Every once and a while Poe springs a surprise by thinking he’s going to do down the same path with the only difference being the scenery when he twists things just at the end to make you enjoy the story though wishing he hadn’t waited until the end. The narrator’s eyes play tricks on him and makes him believe he’s going insane until his friend sets him straight.

The Cask of Amontillado
My rating: 5 out of 5 stars

This revenge classic is one of the highlights of the book, hardly any meandering for the narrator, just a plain straightforward story of a man getting revenge and never regretting it.

The Domain of Arnheim
My rating: 2 out of 5 stars

This is a piece on a garden and the wonder of nature, even if it is created by man, but the beginning is bogged down by a biography of the narrator’s friend who shaped it. If it had been a straight piece and a fantastical garden I would have enjoyed it more.

Mellonta Tauta
My rating: 2.5 out of 5 stars

A journal written a 1000 years in the future describes the person’s view of their present and what they think of the past, overall a nice little piece.

Landor’s Cottage
My rating: 1 out of 5 stars

A “sequel” to The Domain of Arnheim, frankly it was over the top and made me glad to see the end.

Hop-Frog
My rating: 4 out of 5 stars

A fat dwarf jester, the titular character, gets his revenge on a King and his council after he embarrasses the jester’s only friend, his countrywoman who is also a dwarf.

Von Kempelen and His Discovery
My rating: 3 out of 5 stars

The narrator spends over half the piece talking about other people instead of Von Kempelen, but once he does we learn that the discovery was the philosopher’s stone and that value of lead and silver have increased as gold’s has decreased.

“X-ing a Paragrab”
My rating: 1 out of 5 stars

A newspaper starts up in a town with the editor attack the editor the rival established paper, who then retorts back. The new editor then works to make an excellent comeback but somehow the letter O is missing from the press and X is inserted instead making the comeback unintelligible. The public reaction is anger and the new editor is gone. All I can say is this was supposed to be funny, it wasn’t.

Edgar Allan Poe (Part XIII)

PoeThe Literary Life of Thingum Bob, Esq.
My rating: 2.5 out of 5 stars

An “autobiographical” account by Mr. Bob about how he began his literary career, which is basically Poe satirizing the American literary landscape of his time.

The Thousand-and-Second Tale of Scheherazade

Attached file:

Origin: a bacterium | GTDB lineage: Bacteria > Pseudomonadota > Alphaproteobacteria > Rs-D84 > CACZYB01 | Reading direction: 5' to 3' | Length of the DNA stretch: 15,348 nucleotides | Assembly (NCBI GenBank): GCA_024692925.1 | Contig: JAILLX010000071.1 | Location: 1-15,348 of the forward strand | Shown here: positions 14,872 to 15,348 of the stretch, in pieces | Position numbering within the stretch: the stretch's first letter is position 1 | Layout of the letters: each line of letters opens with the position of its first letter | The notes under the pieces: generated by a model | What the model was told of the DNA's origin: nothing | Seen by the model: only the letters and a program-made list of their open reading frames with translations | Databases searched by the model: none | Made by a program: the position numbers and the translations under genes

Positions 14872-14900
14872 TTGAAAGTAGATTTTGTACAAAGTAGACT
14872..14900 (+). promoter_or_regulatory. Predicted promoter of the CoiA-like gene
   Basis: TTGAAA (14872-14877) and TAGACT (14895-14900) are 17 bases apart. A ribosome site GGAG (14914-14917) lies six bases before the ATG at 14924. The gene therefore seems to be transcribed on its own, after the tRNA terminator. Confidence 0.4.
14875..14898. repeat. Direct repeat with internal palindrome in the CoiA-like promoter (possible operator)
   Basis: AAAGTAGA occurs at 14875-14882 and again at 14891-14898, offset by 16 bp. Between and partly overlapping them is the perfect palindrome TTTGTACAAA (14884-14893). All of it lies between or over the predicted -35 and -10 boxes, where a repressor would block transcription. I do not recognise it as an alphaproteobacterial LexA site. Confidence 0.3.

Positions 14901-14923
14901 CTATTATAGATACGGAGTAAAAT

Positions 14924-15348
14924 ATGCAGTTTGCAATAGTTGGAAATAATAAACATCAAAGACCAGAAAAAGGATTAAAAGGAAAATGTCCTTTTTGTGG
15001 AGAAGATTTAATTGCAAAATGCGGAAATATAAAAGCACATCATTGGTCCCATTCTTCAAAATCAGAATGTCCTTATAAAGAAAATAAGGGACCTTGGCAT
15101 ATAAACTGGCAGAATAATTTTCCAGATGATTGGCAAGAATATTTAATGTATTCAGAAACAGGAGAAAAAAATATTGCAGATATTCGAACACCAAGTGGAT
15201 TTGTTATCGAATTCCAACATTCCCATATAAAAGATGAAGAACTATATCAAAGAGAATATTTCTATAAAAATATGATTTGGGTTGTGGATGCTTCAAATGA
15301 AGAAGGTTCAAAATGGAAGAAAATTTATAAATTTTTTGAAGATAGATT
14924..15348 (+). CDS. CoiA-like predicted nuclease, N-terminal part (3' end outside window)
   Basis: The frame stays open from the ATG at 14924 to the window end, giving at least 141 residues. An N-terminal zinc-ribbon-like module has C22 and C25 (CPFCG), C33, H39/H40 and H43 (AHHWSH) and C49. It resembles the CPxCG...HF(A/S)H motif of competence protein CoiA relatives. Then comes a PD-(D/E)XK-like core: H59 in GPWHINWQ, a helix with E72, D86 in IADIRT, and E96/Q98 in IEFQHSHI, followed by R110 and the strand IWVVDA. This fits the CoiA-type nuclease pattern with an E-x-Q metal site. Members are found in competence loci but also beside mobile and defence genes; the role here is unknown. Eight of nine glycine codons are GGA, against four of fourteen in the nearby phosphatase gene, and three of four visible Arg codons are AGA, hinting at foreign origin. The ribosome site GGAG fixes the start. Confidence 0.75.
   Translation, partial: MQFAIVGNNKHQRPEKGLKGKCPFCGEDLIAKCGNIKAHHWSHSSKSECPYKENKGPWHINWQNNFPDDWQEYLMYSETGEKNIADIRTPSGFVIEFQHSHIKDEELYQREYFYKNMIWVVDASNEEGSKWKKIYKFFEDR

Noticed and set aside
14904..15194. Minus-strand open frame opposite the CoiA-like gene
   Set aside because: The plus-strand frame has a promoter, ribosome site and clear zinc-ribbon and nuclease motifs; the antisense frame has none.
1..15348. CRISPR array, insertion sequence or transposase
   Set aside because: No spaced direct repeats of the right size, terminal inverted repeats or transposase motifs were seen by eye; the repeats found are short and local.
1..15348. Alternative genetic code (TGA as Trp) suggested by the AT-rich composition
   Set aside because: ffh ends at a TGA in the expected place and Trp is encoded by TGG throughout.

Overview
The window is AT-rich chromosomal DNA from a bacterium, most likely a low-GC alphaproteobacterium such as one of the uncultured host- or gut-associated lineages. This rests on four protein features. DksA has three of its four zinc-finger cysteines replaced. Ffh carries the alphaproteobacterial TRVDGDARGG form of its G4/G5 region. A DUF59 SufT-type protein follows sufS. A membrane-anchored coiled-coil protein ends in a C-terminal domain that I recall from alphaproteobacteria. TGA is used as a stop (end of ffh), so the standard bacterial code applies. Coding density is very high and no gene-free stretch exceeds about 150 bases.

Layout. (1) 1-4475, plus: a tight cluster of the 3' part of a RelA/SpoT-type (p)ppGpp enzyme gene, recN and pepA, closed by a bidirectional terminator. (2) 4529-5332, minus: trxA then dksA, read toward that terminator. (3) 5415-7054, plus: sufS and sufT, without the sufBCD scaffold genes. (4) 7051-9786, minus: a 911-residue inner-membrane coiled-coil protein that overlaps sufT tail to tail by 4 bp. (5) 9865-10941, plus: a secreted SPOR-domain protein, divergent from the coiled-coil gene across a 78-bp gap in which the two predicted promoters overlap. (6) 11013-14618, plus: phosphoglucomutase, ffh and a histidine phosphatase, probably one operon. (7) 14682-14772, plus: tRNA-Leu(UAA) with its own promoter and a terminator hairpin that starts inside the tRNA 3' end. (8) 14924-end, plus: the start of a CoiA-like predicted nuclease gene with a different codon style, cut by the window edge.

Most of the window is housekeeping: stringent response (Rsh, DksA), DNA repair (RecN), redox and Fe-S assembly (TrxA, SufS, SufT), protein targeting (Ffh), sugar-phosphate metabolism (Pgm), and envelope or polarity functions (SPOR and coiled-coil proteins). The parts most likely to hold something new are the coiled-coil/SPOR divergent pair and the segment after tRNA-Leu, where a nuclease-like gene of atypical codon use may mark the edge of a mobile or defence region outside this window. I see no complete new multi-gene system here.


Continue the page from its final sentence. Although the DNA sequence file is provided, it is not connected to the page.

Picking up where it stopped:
My rating: 2.5 out of 5 stars

After her husband does away with his law about killing his wives, Scheherazade begins telling the further adventures of Sinbad by describing things around the (then) modern world but the sultan can’t believe what he’s hearing and decides to kill her.  Honestly when you start reading, you know how Poe is going to end the story but the Sinbad tale is pretty well crafted.

Some Words with a Mummy
My rating: 2 out of 5 stars

A narrator gets a message from his friend that he is going to unwrap a mummy; the narrator accounts their progress when they decide to use a battery on him only it wakes him up. The mummy then proceeds to have a Q&A about the past and the present with the four men who unwrapped him.

The Power of Words
My rating: 0.5 out of 5 stars

Another afterlife dialogue, this time about God and creation, the few words about this the better.

The Imp of the Perverse
My rating: 1 out of 5 stars

A long introduction about phrenology before the narrator details killing someone and how it didn’t bother him until it does and he screams out his confession on a crowded street.

Edgar Allan Poe (Part XII)

PoeThe System of Doctor Tarr and Professor Fether
My rating: 2.5 out of 5 stars

A man visits a famed private insane asylum to learn about its “soothing system” from the asylum’s founder and director, but it turns out a new system is in place because the inmates (including the founder who went insane) have taken over the asylum. Although it was pretty obvious as the story went along that the inmates had taken over, it was somewhat humorous.

 

Mesmeric Revelation
My rating: 1 out of 5 stars

A conversation between a doctor and his mesmerized patient in which “the big questions about life, the universe, and everything else” are asked and given philosophical answers; couldn’t tell if it was a satire of the claims of mesmerism or a support, either way wasn’t impressed.

“Thou Art the Man”
My rating: 3.5 out of 5 stars

A wealthy citizen of Rattlesborough disappears and his neighbor leads the investigation into his death which leads to the conviction of the man’s nephew who was thought about to be disinherited by his missing uncle. But the narrator of the story figured out something was wrong and investigate on his own, find the deceased man’s body down the neighbor’s well and springs a trap on the murderous fraud.

The Balloon-Hoax
My rating: 2.5 out 5 stars

An account of a crossing of the Atlantic by balloon, although obviously a fake it was a nice little story with made up scientific facts and such.

The Angel of the Odd
My rating: 2 out of 5 stars

A well-read businessman comes across an article about a man dying a odd way making him upset about the ridiculousness of newspapermen, which upsets the titular being that causes odd things to happen to people. The man insults the entity and then has a series of odd and humiliating incidents before apologizing to the entity to find relief. If the Angel of the Odd hadn’t been written with a heavy German accent making for slow reading, this would have been rated higher.